High Intensity Interval Training

High intensity interval training (HIIT) is a very effective, time efficient workout for improving cardio function and fat loss. High intensity exercise is proving to be a better choice for fat loss than traditional long duration aerobic exercise.

HIIT is short bursts of intense exercise (work intervals) followed by longer periods of recovery (rest intervals).  Work intervals (or sprints) may be as short as 10 seconds or as long as 4 minutes.  With short sprints, intensity can be very high, while longer intervals make very high intensity unsustainable.  In general, short sprints require longer recovery; longer sprints require less.  I prefer to measure intensity with the Rate of Perceived Exertion Scale:

Borg CR10

Rate of Perceived Exertion (RPE) is used to rate your effort while exercising.  On a scale of zero to ten, 0 is no physical exertion and 10 is too intense to sustain.  These ratings can be applied to how your working muscles feel, your breathing, or an overall feeling of effort throughout your body. Shorter sprints are usually done between 6-9 on the RPE scale; longer sprints around a 5 RPE.  Recovery from each sprint should be low intensity, about a 1-2 RPE.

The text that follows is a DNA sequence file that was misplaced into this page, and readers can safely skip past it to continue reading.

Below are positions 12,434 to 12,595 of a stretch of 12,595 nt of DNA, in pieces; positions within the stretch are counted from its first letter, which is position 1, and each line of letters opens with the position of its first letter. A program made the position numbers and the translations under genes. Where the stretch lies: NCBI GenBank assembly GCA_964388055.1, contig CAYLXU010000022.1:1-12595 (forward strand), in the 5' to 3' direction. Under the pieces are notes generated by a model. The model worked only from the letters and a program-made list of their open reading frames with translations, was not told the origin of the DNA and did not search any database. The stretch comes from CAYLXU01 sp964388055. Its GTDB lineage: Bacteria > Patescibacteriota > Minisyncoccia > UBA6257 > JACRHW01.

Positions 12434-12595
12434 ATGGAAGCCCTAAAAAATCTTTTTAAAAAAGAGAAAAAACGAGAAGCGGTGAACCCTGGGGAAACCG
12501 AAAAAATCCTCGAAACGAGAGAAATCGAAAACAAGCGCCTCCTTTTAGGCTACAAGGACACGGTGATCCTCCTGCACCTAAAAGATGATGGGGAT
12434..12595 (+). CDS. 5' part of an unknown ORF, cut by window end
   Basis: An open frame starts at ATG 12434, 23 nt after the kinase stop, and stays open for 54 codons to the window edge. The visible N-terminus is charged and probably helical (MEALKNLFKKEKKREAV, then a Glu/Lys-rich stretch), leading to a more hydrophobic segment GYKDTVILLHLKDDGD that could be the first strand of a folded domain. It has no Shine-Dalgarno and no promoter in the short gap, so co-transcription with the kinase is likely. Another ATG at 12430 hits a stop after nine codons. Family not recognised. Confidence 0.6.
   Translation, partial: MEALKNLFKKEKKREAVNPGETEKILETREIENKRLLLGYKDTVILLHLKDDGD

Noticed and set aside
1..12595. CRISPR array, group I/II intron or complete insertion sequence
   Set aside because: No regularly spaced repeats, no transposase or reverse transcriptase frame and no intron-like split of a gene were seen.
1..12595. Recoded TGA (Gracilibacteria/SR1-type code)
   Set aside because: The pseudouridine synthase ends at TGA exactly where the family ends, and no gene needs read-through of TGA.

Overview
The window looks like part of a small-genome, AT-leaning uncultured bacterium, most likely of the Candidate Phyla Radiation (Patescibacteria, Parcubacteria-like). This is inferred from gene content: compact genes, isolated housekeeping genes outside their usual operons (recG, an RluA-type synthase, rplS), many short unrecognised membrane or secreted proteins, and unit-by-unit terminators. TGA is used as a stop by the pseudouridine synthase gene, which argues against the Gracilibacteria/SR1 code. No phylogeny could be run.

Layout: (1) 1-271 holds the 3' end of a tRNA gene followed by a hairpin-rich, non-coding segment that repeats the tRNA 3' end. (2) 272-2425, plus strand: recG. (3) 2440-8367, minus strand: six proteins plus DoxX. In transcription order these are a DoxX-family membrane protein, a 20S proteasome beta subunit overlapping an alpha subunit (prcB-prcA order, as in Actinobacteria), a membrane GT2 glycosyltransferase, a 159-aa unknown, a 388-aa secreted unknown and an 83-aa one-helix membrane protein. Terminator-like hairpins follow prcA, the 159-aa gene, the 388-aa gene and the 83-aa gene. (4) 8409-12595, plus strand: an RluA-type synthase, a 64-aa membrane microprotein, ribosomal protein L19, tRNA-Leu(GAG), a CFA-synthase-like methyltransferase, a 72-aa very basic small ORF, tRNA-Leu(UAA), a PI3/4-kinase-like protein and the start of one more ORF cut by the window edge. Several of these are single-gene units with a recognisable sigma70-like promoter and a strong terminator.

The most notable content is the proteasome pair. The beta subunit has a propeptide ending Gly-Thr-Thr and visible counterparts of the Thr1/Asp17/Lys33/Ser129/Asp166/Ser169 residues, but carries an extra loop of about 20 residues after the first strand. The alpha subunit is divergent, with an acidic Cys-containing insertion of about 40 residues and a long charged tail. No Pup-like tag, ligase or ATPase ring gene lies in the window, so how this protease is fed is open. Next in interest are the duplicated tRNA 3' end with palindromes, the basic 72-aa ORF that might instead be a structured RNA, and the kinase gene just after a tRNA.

Interval training can be done on just about any type of equipment (bike, stair climber, rowing machine, etc.) or outside on a grass field or running track.  It’s best to gradually incorporate it into your exercise program, starting with once per week and adding one or two other sessions as you become more fit.

Sample HIIT workout

When you need greater challenge, increase the overall intensity of an HIIT workout by working slightly harder during each sprint (up to a 9 RPE), increasing the time of each sprint, or decreasing recovery time. Just like other types of cardio training, always do a warm-up and cool down.

Caution! Before attempting high intensity interval training, consult your physician to ensure it is safe for you to engage in high intensity exercise.  If you are new to exercise or have been inactive for a period of time, take two to six weeks to condition yourself with steady state exercise prior to engaging in high intensity intervals.

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Michael Bento is an Advanced Trainer at the Clubs at Charles River Park. He holds a Masters degree in Human Movement and is certified by the National Academy of Sports Medicine as a Corrective Exercise Specialist and Performance Enhancement Specialist.

One Response to “High Intensity Interval Training”

  1. Denise Balfe says:

    We are a small orthopaedic/neurology office and most of us belong to another gym closer to our homes. However, it would be FANTASTIC to be able to attend either a class or run on the treadmill during lunch, but the cost may be prohibitive. Do you occasionally offer reduced memberships or perhaps (i.e. if more than 5 ppl join for 6 months – it would be ?$$$) Just a thought: but possible ???

    Thanks for listening: Denise